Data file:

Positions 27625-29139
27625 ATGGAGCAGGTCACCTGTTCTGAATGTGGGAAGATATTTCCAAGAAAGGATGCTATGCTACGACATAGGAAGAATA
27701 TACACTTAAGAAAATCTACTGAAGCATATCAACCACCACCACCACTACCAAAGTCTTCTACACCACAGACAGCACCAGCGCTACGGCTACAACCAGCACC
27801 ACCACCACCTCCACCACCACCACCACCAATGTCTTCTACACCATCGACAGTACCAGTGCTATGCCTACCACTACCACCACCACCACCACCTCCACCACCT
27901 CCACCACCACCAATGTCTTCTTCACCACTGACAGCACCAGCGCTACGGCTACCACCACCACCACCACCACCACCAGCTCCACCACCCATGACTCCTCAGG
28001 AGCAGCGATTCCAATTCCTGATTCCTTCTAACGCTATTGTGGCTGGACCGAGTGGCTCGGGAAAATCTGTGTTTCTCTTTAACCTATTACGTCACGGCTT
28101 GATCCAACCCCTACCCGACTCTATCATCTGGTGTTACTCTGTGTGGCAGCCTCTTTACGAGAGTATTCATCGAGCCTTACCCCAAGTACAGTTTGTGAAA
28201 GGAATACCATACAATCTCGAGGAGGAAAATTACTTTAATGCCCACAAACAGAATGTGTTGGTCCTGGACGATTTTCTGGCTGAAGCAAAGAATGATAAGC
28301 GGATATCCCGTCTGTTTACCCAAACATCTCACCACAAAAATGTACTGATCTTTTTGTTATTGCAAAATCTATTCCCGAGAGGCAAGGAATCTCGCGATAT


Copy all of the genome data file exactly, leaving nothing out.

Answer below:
Positions 27625-29139
27625 ATGGAGCAGGTCACCTGTTCTGAATGTGGGAAGATATTTCCAAGAAAGGATGCTATGCTACGACATAGGAAGAATA
27701 TACACTTAAGAAAATCTACTGAAGCATATCAACCACCACCACCACTACCAAAGTCTTCTACACCACAGACAGCACCAGCGCTACGGCTACAACCAGCACC
27801 ACCACCACCTCCACCACCACCACCACCAATGTCTTCTACACCATCGACAGTACCAGTGCTATGCCTACCACTACCACCACCACCACCACCTCCACCACCT
27901 CCACCACCACCAATGTCTTCTTCACCACTGACAGCACCAGCGCTACGGCTACCACCACCACCACCACCACCACCAGCTCCACCACCCATGACTCCTCAGG
28001 AGCAGCGATTCCAATTCCTGATTCCTTCTAACGCTATTGTGGCTGGACCGAGTGGCTCGGGAAAATCTGTGTTTCTCTTTAACCTATTACGTCACGGCTT
28101 GATCCAACCCCTACCCGACTCTATCATCTGGTGTTACTCTGTGTGGCAGCCTCTTTACGAGAGTATTCATCGAGCCTTACCCCAAGTACAGTTTGTGAAA
28201 GGAATACCATACAATCTCGAGGAGGAAAATTACTTTAATGCCCACAAACAGAATGTGTTGGTCCTGGACGATTTTCTGGCTGAAGCAAAGAATGATAAGC
28301 GGATATCCCGTCTGTTTACCCAAACATCTCACCACAAAAATGTACTGATCTTTTTGTTATTGCAAAATCTATTCCCGAGAGGCAAGGAATCTCGCGATAT